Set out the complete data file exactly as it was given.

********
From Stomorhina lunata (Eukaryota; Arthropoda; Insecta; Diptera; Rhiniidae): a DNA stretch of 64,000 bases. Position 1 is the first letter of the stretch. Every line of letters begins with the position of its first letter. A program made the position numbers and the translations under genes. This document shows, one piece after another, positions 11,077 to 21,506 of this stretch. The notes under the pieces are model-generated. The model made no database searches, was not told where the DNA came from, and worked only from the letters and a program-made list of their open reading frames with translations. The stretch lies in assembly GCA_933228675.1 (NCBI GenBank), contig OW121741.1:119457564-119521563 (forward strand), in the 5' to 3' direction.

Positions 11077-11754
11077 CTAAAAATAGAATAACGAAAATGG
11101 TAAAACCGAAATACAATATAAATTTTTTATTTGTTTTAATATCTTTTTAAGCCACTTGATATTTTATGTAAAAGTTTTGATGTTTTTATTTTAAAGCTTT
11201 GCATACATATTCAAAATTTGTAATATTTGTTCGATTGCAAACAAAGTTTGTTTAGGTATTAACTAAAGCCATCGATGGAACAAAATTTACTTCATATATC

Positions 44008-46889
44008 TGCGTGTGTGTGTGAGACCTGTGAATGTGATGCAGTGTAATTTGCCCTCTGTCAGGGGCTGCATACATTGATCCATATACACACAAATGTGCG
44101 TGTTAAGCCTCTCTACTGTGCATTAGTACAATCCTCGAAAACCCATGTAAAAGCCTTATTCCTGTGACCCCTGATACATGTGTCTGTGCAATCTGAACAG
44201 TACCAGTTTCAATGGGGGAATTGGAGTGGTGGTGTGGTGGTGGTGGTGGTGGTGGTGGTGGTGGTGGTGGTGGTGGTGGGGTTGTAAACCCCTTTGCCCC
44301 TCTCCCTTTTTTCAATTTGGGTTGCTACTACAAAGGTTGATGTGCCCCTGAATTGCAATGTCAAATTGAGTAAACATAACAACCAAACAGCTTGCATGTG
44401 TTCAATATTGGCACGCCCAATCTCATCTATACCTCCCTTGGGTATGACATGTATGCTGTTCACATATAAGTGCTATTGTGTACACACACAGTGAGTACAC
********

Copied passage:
From Stomorhina lunata (Eukaryota; Arthropoda; Insecta; Diptera; Rhiniidae): a DNA stretch of 64,000 bases. Position 1 is the first letter of the stretch. Every line of letters begins with the position of its first letter. A program made the position numbers and the translations under genes. This document shows, one piece after another, positions 11,077 to 21,506 of this stretch. The notes under the pieces are model-generated. The model made no database searches, was not told where the DNA came from, and worked only from the letters and a program-made list of their open reading frames with translations. The stretch lies in assembly GCA_933228675.1 (NCBI GenBank), contig OW121741.1:119457564-119521563 (forward strand), in the 5' to 3' direction.

Positions 11077-11754
11077 CTAAAAATAGAATAACGAAAATGG
11101 TAAAACCGAAATACAATATAAATTTTTTATTTGTTTTAATATCTTTTTAAGCCACTTGATATTTTATGTAAAAGTTTTGATGTTTTTATTTTAAAGCTTT
11201 GCATACATATTCAAAATTTGTAATATTTGTTCGATTGCAAACAAAGTTTGTTTAGGTATTAACTAAAGCCATCGATGGAACAAAATTTACTTCATATATC

Positions 44008-46889
44008 TGCGTGTGTGTGTGAGACCTGTGAATGTGATGCAGTGTAATTTGCCCTCTGTCAGGGGCTGCATACATTGATCCATATACACACAAATGTGCG
44101 TGTTAAGCCTCTCTACTGTGCATTAGTACAATCCTCGAAAACCCATGTAAAAGCCTTATTCCTGTGACCCCTGATACATGTGTCTGTGCAATCTGAACAG
44201 TACCAGTTTCAATGGGGGAATTGGAGTGGTGGTGTGGTGGTGGTGGTGGTGGTGGTGGTGGTGGTGGTGGTGGTGGTGGGGTTGTAAACCCCTTTGCCCC
44301 TCTCCCTTTTTTCAATTTGGGTTGCTACTACAAAGGTTGATGTGCCCCTGAATTGCAATGTCAAATTGAGTAAACATAACAACCAAACAGCTTGCATGTG
44401 TTCAATATTGGCACGCCCAATCTCATCTATACCTCCCTTGGGTATGACATGTATGCTGTTCACATATAAGTGCTATTGTGTACACACACAGTGAGTACAC